In its FAQ No. 7 issued in June, the SEC staff reiterated that only the measure “funds from operations” – known as “FFO” – as defined by the industry association NAREIT could be used by companies as “funds from operations per share” in earnings releases and materials that are filed/furnished with the SEC. This exception for the real estate industry was first espoused in footnote 50 of Reg G’s adopting release.
The mixed blessing is that NAREIT’s definition was not universely applied by real estate companies – thus, the SEC’s exception did not really help those companies too much. In FAQ 7, the SEC staff made clear that use of a modified measure would be subject to all of the provisions of Item 10(e) of Regulation S-K.
Lately, NAREIT has been in discussions with the SEC staff over a disagreement regarding the exclusion of impairment charges from FFO – the staff ruled it can’t be excluded. As noted in a recent alert, NAREIT believes that this staff position is inconsistent with guidance it issued in July 2000, which indicated that impairment write-downs of depreciable real estate should be excluded from FFO. As I understand it, the theory for the NAREIT approach is that impairment charges should be treated like depreciation. The SEC staff appears to disagree. [it doesn’t appear that the NAREIT alert is available on their web site – if you want a copy of the alert, shoot me an email.]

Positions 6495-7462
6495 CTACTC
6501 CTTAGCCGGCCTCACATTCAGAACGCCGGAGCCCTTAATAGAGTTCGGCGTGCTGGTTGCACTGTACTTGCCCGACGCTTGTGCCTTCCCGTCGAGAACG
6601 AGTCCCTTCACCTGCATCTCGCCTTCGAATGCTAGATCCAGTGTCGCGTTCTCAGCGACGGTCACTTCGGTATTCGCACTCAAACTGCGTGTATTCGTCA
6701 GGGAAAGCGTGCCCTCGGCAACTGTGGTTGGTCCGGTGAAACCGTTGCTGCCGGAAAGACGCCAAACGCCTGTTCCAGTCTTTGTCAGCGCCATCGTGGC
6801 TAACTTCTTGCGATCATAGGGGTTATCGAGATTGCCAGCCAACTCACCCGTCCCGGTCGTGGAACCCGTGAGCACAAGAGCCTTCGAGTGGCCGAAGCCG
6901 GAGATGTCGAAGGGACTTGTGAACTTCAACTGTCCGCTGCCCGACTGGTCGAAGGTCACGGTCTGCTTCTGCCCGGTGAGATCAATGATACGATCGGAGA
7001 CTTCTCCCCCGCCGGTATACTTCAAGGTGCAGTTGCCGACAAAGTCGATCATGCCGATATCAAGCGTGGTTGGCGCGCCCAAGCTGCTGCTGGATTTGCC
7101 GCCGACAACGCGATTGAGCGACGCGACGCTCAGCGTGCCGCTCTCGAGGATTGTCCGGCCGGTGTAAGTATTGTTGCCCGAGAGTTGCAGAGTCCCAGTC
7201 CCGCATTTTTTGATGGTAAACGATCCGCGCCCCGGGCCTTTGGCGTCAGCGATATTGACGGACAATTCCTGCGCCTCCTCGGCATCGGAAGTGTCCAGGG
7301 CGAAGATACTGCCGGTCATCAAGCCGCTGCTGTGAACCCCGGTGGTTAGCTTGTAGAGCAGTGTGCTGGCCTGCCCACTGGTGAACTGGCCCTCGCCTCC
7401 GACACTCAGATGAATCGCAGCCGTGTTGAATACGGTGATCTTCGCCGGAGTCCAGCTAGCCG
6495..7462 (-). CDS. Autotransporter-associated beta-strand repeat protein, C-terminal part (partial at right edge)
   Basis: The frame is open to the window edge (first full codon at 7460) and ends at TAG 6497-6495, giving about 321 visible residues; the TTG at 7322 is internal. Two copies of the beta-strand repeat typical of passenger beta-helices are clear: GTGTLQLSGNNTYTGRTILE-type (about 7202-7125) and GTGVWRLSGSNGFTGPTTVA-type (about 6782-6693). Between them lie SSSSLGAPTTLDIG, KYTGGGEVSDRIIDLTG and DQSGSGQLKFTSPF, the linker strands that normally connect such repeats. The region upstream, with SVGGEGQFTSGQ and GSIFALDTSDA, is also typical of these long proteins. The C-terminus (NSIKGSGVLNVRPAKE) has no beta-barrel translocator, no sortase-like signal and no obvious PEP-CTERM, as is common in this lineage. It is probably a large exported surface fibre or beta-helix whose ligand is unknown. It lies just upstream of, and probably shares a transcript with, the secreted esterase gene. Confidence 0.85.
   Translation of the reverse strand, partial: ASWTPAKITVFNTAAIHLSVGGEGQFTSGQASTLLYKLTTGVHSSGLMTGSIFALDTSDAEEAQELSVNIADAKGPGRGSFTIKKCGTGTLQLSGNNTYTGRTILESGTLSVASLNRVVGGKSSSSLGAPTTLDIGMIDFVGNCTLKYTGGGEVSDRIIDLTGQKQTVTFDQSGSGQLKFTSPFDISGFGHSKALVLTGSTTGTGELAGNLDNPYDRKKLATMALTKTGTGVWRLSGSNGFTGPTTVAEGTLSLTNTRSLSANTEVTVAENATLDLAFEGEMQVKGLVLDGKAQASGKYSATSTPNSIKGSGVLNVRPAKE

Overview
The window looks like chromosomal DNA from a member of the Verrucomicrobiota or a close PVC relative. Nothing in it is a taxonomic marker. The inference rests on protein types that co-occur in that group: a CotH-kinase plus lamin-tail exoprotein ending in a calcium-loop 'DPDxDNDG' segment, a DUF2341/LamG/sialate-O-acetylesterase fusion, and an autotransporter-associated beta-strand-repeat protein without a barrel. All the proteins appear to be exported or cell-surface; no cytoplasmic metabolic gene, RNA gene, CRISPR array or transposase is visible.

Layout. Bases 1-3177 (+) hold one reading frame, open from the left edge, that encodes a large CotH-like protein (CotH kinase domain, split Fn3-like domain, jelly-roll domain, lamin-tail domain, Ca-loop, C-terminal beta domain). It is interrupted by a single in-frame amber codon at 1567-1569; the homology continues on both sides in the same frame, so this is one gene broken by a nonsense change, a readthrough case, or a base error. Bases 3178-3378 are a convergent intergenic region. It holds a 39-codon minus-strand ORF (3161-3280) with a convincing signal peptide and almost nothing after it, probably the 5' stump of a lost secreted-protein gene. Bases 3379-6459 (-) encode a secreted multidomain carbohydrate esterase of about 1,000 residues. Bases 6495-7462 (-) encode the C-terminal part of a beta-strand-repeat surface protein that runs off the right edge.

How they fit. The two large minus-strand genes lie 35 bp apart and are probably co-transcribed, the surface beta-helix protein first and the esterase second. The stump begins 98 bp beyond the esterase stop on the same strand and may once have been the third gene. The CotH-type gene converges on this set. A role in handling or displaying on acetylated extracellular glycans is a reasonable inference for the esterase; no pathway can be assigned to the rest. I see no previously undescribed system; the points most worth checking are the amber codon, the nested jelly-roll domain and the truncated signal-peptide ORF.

Disclosure of Potential Environmental Liabilities
Investors consistently seek more disclosure about potential environmental liabilities; companies consistently are loathe to provide too much disclosure for fear of tipping their hand in litigation. Alan Beller has stated that if the SEC puts out an interpretative release on MD&A in time for the upcoming proxy season (a window that is now measured in weeks), it will address this tension.
For TheCorporateCounsel.net subscribers, we have posted an interview with Greg Rogers on Environmental Liabilities Risks and Disclosure.